Ireland beat England 13-9 in Dublin to deny the Six Nations champions back-to-back Grand Slams and a tier-one record 19 consecutive Test wins. SIMON BORCHARDT reports.
Last November, Ireland beat the All Blacks in Chicago to end the world champions’ 18-match winning streak. And on Saturday, they did the same to England, who having retained their Six Nations crown last weekend, were looking to another Grand Slam and that record-breaking 19th successive win.
Ireland lost to Wales in Cardiff last weekend, but raised their game significantly when given the opportunity to spoil England’s party.
The hosts totally dominated the first half, enjoying 74% of the possession and 76% of the territory. And while England got their hands on more ball in the second half, they never really threatened the Irish tryline.
Ireland’s forwards were immense, and their lineout outstanding. A crucial moment came in the 73rd minute when England kicked a penalty into touch to set up a lineout on Ireland’s 22. But Peter O’Mahony got in front of Maro Itoje to steal possession and his side were able to relieve the pressure.
It was clear from the opening minutes of this match that Ireland had come to play.
The hosts opened the scoring with a penalty goal, but would have been disappointed not to come away with an early try. They looked set to score one when Jared Payne broke through a couple of tackles and found Keith Earls, only for the winger to knock on in the tackle with the tryline in sight.
Owen Farrell levelled the scores with a penalty, but Ireland stormed back on,to the attack. When awarded a kickable penalty, they went for touch and set up a lineout driving maul, from which Iain Henderson went over to make it 10-3 after 24 minutes.
The Irish looked set to score again soon after, when Earls took play from England’s 10m line deep into their 22, but the ball was lost forward at the breakdown.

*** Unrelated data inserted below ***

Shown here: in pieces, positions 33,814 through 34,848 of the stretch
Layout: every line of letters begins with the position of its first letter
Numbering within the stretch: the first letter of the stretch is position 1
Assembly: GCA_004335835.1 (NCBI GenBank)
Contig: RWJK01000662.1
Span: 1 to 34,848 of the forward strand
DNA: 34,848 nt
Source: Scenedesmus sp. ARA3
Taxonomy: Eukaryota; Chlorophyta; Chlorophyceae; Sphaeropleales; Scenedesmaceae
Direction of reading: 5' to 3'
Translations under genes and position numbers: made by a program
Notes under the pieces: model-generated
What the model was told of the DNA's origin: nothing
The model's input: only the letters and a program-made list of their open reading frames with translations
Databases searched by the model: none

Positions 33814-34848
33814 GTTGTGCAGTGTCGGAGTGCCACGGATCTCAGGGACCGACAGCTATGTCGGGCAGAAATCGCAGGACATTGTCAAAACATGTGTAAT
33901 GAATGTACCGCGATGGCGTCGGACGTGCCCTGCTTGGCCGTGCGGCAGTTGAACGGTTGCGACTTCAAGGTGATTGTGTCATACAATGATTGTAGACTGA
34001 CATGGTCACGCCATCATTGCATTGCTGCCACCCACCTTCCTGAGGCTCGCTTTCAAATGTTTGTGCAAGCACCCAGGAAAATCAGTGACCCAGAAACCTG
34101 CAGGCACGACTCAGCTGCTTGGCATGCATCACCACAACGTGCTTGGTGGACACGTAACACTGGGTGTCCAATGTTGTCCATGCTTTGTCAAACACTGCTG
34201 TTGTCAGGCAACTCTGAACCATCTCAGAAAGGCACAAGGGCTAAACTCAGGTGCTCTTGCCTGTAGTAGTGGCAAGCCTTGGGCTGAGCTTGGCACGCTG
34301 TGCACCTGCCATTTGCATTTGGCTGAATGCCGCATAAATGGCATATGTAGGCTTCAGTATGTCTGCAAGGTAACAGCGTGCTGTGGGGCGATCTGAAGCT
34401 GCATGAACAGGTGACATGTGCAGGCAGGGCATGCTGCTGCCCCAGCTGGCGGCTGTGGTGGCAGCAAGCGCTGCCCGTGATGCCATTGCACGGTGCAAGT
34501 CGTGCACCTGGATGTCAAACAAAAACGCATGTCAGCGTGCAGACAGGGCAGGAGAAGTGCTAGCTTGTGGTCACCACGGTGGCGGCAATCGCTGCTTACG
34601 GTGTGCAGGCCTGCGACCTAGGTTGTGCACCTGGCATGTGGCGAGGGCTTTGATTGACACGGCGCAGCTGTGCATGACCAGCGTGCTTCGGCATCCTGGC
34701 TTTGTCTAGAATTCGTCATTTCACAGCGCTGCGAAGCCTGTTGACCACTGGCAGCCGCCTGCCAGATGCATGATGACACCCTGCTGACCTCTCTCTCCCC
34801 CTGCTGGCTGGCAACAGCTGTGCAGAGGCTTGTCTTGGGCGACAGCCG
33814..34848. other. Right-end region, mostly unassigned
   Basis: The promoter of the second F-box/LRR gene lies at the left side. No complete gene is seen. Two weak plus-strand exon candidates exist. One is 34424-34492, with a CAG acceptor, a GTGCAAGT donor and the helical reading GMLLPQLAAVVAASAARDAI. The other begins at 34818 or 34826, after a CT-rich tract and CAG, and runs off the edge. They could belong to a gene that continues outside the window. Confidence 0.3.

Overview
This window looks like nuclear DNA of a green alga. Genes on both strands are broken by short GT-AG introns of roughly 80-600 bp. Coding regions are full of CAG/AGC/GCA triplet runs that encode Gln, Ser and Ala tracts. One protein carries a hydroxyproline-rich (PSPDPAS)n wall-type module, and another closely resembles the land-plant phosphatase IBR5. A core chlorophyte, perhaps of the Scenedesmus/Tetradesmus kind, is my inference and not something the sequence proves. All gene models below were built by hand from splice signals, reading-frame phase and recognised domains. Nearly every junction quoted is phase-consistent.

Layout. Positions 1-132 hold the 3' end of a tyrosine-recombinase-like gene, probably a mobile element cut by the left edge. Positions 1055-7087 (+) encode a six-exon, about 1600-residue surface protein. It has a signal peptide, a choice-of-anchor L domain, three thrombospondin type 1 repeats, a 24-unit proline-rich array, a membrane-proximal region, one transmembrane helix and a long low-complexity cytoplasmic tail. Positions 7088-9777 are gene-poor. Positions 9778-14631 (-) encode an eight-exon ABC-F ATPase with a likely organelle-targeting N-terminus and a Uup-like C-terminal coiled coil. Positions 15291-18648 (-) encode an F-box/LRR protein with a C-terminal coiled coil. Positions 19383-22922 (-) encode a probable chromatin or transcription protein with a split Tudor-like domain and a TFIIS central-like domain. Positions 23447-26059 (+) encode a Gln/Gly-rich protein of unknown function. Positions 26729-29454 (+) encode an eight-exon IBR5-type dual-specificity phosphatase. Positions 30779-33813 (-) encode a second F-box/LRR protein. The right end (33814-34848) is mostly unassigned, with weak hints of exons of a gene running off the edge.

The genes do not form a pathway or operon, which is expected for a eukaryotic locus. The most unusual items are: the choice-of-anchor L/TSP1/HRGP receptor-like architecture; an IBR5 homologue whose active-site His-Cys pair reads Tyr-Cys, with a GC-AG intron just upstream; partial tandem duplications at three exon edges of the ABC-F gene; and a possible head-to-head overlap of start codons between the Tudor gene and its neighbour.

Ireland continued to camp deep in opposition territory and England would have been relieved to have gone into the break still only seven points down.
The second half was a tight affair, with two penalties from Farrell and one from Sexton making it 13-9 with 13 minutes to go.
England then appeared to step up a gear, but losing that lineout on Ireland’s 22 was a big blow from which they never recovered.
A knock-on two minutes after the hooter ended the visitors’ challenge, and while there were smiles on the players’ faces when they lifted the Six Nations trophy, there was also a palpable sense of disappointment.
Ireland – Try: Iain Henderson. Conversion: Johnny Sexton. Penalties: Sexton (2).
England – Penalties: Owen Farrell (3).
Ireland – 15 Jared Payne, 14 Keith Earls, 13 Garry Ringrose, 12 Robbie Henshaw, 11 Simon Zebo, 10 Johnny Sexton, 9 Kieran Marmion, 8 Jamie Heaslip, 7 Sean O’Brien, 6 CJ Stander, 5 Iain Henderson, 4 Donnacha Ryan, 3 Tadgh Furlong, 2 Rory Best (c), 1 Jack McGrath.
Subs: 16 Niall Scannell, 17 Cian Healy, 18 John Ryan, 19 Devin Toner, 20 Peter O’Mahony, 21 Luke McGrath, 22 Paddy Jackson, 23 Andrew Conway.
England – 15 Mike Brown, 14 Anthony Watson, 13 Jonathan Joseph, 12 Owen Farrell, 11 Elliot Daly, 10 George Ford, 9 Ben Youngs, 8 Billy Vunipola, 7 James Haskell, 6 Maro Itoje, 5 Courtney Lawes, 4 Joe Launchbury, 3 Dan Cole, 2 Dylan Hartley (c), 1 Joe Marler.
Subs: 16 Jamie George, 17 Mako Vunipola, 18 Kyle Sinckler, 19 Tom Wood, 20 Nathan Hughes, 21 Danny Care, 22 Ben Te’o, 23 Jack Nowell.
Photo: Adrian Dennis/AFP Photo